Code: Sadly, the new shiny Catalyst application was really just the old crappy code broken into chunks. The templates were a mass of logic. Tons of data was embedded in various places in the Perl code itself. The database still had columns containing lists of move ids. And, worst of all, I had failed at one of my original goals from back in 2005: to make it possible for others to reuse my code. Nobody could use the Pokédex parts without lugging the site along, and nobody could use the site without running the Pokédex.
I had some five years' more experience than when I'd written the bulk of this code, and it just wasn't any fun to work on any more. Perl was also gradually grating on my nerves; I had a job working with it now, and having had some Python experience, its rough edges were just tedious to constantly work around. I needed to start over for real, and I needed to do it in Python this time.
Having been briefly exposed to Pylons (along with SQLAlchemy and Mako), I set about rebuilding the past nine years with my shiny new toolbox.
Source control: Subversion was, similarly, not at all a joy to work with. Spurred by a similar migration at my workplace, I finally saw the light; the code is now split across my spline, spline-pokedex, and pokedex git repositories.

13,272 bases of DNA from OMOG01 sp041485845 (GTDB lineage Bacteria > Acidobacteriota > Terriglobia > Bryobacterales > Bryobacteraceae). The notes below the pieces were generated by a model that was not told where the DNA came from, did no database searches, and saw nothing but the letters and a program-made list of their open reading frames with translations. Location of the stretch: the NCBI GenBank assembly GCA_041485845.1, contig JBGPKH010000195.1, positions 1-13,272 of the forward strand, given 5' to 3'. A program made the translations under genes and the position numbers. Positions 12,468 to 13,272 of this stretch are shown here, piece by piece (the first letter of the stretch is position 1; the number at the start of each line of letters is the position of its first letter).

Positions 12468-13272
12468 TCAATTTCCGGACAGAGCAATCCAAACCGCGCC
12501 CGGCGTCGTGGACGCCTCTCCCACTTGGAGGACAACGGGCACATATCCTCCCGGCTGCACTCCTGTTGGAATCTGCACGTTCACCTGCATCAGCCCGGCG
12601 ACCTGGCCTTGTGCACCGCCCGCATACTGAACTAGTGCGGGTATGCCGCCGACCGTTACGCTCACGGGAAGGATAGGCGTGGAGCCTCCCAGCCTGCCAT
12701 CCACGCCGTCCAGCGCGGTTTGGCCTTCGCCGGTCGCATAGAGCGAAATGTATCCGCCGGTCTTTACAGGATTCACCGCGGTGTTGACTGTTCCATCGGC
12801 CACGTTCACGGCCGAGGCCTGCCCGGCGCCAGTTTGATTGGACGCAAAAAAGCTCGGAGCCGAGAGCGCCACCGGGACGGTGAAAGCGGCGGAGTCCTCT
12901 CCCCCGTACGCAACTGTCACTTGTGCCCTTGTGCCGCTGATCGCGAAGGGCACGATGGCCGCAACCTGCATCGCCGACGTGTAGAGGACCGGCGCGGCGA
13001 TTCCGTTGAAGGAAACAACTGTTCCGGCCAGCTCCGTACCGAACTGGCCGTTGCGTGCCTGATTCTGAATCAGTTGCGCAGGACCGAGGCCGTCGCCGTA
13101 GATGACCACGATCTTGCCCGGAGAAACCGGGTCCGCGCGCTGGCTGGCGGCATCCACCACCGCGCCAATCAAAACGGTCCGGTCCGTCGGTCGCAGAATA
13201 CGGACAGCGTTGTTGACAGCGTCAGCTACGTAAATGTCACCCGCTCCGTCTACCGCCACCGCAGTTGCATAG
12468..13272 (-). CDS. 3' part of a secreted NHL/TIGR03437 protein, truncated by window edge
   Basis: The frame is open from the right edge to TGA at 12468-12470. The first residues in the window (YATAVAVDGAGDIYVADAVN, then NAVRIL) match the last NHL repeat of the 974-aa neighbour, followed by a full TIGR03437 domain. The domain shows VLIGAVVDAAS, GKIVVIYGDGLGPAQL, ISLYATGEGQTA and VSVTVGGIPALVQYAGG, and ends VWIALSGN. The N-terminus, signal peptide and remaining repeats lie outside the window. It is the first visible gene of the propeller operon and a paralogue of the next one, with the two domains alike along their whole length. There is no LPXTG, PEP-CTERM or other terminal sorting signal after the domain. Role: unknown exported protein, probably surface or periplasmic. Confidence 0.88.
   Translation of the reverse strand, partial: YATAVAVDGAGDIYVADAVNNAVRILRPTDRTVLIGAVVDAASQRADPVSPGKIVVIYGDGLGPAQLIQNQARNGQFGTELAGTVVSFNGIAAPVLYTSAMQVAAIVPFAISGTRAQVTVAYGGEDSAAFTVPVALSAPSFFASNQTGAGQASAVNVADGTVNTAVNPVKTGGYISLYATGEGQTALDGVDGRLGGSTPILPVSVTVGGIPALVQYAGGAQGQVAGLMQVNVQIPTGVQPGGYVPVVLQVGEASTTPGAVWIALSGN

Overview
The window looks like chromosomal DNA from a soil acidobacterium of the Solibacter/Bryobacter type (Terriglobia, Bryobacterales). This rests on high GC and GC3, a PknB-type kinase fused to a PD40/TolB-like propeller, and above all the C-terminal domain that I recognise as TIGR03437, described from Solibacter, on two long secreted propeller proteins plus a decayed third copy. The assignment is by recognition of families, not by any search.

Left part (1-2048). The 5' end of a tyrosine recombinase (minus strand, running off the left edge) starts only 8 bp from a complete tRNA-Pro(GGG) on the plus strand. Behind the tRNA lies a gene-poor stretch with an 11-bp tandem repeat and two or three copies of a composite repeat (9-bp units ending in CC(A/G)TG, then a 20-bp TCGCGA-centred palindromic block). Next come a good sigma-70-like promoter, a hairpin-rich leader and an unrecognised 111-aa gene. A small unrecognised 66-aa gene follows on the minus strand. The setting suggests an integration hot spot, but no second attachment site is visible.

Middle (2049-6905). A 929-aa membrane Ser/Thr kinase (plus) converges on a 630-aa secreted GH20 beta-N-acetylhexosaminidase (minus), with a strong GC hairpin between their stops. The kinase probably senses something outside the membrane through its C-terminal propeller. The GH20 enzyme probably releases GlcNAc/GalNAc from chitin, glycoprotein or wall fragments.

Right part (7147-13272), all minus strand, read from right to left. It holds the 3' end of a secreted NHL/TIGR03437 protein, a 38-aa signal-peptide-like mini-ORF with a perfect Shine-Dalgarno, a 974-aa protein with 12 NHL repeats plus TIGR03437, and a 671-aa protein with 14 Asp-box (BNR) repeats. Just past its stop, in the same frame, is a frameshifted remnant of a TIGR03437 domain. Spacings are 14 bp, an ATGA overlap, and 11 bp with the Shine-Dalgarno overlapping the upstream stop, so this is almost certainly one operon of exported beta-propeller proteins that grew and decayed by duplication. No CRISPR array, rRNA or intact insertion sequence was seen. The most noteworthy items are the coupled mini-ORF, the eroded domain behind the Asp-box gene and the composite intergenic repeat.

Data: Currently just SQLite on the server, but ultimately PostgreSQL. Three out of three; it's much more a joy to work with than MySQL has ever been. Data has all been loaded from scratch, too, and is causing far fewer headaches.
Design: I actively decided from the start that I needed to be able to use multiple colors—and that meant not having any single one color in the spotlight. I decided to make the content area black-on-white once more, and tried to strike a balance between blue (my favorite) and brown (the Eevee color) elsewhere. I think the result is the best I've ever done: headers are a soft brown, and subheaders/highlights are a cool blue. Special color-coded things like the stat table don't look out of place for the first time in years.
For the curious: I do, in fact, still have code to run the black XML Pokédex, the queasy-sea-green Pokédex, and the dark blue pre-Catalyst Pokédex. It's all pretty bad. I might grab some choice chunks if anyone shows interest, but I can't post it all wholesale for various reasons and I can't be buggered sanitizing it.
Here's every design I still have a copy of, side-by-side, so you can see the evolution of this monstrosity.
Originally written on January 1, 2010.